With reference to FIG. 5, the process for registering an SMI event handler begins in a block 500, wherein a request to register an event handler is received by the SMM_BASE protocol driver from another boot service driver or application (e.g., drivers 1-7). In response, an SMI is generated in a block 502, using an IPI or SMM_CONTROL protocol. The argument is passed on the memory stack using the ESP memory stack pointer as if calling another handler. In one embodiment, the handlers may be written in C, with the generated image corresponding to the PE32+ format. Next, in a block 504, memory relocation is performed and the ST (System Table from EF11.0) pointer is replaced with a pointer to the SMST (System Management System Table).

Next, the SMRAM is opened in a block 506 using the SMM_ACCESS::Open service, which is access through the SMM_ACCESS protocol. Further details of SMM_ACCESS protocol are provided in the APPENDIX that follows. The SMM_ACCESS::Open service abstracts programming of the memory controller to enable visibility of the SMRAM from non-SMRAM based code. This enables the SMM_BASE protocol to copy and install code, such as the SMM Nub, into SMRAM.

Next, in a decision block 508 a determination is made to whether enough SMRAM is available to hold the event handler routine and any additional memory space the routine may require during its operation. If not enough SMRAM memory space is available, the logic proceeds to a block 510 in which the caller is alerted. As an option, in response to being alerted, the caller may use the SMM_ACCESS::GetCapabilities and SMM_ACCESS::AcquireSmramRange method to acquire additional memory space within the SMRAM. If there is not enough SMRAM memory space available, the SMRAM is closed by calling the SMM_ACCESS::Close method and an error code is returned to the caller in an error return block 514.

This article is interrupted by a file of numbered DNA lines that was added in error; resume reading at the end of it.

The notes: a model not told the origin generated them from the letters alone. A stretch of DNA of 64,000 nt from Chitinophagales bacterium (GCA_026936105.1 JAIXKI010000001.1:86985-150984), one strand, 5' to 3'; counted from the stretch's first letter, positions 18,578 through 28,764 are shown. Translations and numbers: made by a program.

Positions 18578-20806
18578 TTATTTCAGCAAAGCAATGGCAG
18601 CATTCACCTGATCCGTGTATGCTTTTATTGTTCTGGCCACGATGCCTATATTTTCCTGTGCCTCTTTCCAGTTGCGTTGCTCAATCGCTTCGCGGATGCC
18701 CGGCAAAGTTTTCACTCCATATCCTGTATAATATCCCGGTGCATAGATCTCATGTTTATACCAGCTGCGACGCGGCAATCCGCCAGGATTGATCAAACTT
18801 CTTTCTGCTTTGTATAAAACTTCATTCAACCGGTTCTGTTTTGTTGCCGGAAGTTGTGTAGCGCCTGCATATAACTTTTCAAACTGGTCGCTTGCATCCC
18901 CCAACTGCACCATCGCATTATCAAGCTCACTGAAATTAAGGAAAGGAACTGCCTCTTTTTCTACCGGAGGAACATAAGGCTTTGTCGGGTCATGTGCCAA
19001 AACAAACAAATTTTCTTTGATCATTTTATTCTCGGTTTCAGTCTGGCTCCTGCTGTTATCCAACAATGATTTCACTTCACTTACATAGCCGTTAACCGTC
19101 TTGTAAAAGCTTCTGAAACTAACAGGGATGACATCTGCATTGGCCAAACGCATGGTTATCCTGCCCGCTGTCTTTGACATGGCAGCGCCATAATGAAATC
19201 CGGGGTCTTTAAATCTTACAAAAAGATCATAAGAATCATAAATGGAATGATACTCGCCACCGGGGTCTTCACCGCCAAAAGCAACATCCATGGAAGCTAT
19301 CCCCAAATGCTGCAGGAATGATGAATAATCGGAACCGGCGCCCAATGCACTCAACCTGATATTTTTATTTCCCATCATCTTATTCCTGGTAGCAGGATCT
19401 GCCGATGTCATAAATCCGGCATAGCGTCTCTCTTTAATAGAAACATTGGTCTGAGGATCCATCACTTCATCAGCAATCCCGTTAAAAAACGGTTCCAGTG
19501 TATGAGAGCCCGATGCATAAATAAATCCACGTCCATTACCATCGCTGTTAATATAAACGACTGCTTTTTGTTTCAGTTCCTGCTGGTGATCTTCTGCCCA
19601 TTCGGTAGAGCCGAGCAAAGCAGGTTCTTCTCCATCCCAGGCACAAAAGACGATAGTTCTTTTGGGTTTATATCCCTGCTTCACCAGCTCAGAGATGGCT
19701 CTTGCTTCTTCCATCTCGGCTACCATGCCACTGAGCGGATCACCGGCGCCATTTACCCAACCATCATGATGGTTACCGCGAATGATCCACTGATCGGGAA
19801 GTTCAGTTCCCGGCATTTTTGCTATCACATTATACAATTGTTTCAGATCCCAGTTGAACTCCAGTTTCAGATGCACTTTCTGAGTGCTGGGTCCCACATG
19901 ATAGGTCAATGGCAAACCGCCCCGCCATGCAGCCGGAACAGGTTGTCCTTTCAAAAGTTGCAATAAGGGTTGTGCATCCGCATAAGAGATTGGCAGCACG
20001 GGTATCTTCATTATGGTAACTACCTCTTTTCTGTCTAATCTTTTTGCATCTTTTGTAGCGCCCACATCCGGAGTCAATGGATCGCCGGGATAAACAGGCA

If it is determined that there is enough SMRAM memory space available, a memory buffer for the SMRAM image of the handler is allocated in a block 516. A determination to whether the allocation succeeded is made in a decision block 518. If the allocation wasn't successful, the logic proceeds to error return block 514. If the allocation is successful, an image of the event handler is loaded into the SMRAM memory space that had been previously allocated in a block 520.

In accordance with SMM framework hardening aspects of the invention, an optional memory access mechanism is provided that prevents event handlers that are deemed to be non-secure (i.e., non-trusted)) from accessing memory allocated to and/or by trusted code. Generally, this trusted code may include the SMM Nub in the SMRAM, and trusted code in other portions of the systems main memory, such as EFI core components and an operating systems kernel. In one embodiment, the trusted code may include event handlers that are deemed as secure.